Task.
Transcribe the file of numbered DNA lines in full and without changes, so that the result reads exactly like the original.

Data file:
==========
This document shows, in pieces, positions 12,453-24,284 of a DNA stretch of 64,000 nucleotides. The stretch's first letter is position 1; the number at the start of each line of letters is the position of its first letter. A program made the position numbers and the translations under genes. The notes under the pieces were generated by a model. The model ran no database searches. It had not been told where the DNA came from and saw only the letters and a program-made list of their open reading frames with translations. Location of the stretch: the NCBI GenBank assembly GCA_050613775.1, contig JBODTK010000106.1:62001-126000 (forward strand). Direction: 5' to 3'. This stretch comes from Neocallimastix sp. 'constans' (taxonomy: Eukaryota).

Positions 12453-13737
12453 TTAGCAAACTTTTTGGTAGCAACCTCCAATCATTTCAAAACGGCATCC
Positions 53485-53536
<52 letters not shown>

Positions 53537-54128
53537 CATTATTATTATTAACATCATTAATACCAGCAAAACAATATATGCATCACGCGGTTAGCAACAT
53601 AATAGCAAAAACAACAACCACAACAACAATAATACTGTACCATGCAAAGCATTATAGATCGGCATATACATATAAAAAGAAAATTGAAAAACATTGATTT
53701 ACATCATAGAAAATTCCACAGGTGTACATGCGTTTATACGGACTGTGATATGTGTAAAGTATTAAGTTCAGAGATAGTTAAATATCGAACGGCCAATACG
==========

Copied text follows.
This document shows, in pieces, positions 12,453-24,284 of a DNA stretch of 64,000 nucleotides. The stretch's first letter is position 1; the number at the start of each line of letters is the position of its first letter. A program made the position numbers and the translations under genes. The notes under the pieces were generated by a model. The model ran no database searches. It had not been told where the DNA came from and saw only the letters and a program-made list of their open reading frames with translations. Location of the stretch: the NCBI GenBank assembly GCA_050613775.1, contig JBODTK010000106.1:62001-126000 (forward strand). Direction: 5' to 3'. This stretch comes from Neocallimastix sp. 'constans' (taxonomy: Eukaryota).

Positions 12453-13737
12453 TTAGCAAACTTTTTGGTAGCAACCTCCAATCATTTCAAAACGGCATCC
Positions 53485-53536
<52 letters not shown>

Positions 53537-54128
53537 CATTATTATTATTAACATCATTAATACCAGCAAAACAATATATGCATCACGCGGTTAGCAACAT
53601 AATAGCAAAAACAACAACCACAACAACAATAATACTGTACCATGCAAAGCATTATAGATCGGCATATACATATAAAAAGAAAATTGAAAAACATTGATTT
53701 ACATCATAGAAAATTCCACAGGTGTACATGCGTTTATACGGACTGTGATATGTGTAAAGTATTAAGTTCAGAGATAGTTAAATATCGAACGGCCAATACG